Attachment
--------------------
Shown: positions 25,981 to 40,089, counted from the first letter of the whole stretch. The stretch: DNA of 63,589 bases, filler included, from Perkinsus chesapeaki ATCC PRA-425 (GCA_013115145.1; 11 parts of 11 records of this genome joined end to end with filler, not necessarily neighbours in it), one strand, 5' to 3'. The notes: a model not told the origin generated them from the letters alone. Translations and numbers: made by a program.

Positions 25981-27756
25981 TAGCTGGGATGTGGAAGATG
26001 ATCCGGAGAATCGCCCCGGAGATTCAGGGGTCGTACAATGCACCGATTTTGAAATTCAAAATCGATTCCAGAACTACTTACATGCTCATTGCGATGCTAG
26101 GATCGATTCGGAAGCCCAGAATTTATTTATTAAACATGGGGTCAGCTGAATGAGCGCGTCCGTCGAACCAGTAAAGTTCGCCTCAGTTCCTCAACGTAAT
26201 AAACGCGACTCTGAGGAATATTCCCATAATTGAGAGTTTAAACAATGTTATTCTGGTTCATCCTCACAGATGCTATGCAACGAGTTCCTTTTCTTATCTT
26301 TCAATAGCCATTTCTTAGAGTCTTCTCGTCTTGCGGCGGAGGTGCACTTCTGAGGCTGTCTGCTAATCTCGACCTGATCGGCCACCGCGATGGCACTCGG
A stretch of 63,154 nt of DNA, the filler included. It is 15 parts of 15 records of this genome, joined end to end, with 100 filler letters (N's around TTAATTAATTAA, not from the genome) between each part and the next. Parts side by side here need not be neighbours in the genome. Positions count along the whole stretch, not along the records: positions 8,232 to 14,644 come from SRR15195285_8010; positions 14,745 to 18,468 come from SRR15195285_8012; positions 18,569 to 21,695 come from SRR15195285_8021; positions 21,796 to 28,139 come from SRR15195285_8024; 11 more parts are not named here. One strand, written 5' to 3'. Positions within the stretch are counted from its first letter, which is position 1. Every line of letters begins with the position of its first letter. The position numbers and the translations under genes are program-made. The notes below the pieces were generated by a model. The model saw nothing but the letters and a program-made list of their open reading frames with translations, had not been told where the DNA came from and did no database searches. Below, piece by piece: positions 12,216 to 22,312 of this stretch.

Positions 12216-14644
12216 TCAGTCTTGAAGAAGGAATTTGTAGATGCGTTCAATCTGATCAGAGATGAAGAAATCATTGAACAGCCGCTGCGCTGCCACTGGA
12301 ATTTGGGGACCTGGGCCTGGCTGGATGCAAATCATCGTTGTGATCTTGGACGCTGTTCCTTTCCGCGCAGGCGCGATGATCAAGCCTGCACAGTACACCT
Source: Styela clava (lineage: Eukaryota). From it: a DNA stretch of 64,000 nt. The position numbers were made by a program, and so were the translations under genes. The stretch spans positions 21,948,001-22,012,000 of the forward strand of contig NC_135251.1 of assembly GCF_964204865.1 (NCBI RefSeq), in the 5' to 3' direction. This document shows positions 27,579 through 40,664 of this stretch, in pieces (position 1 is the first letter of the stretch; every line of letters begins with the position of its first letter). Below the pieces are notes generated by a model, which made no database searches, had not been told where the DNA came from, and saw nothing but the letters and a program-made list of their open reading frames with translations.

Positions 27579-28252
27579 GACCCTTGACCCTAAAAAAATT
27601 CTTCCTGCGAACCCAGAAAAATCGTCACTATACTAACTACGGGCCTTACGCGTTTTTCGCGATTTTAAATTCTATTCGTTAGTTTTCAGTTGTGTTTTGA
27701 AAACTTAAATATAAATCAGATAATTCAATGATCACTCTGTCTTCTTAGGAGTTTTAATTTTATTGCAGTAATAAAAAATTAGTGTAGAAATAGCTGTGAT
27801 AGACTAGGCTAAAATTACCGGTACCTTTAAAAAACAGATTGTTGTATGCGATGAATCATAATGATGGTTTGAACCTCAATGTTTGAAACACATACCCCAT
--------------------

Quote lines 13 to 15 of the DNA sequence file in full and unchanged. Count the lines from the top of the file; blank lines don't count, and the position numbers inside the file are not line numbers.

Positions 27579-28252
27579 GACCCTTGACCCTAAAAAAATT
27601 CTTCCTGCGAACCCAGAAAAATCGTCACTATACTAACTACGGGCCTTACGCGTTTTTCGCGATTTTAAATTCTATTCGTTAGTTTTCAGTTGTGTTTTGA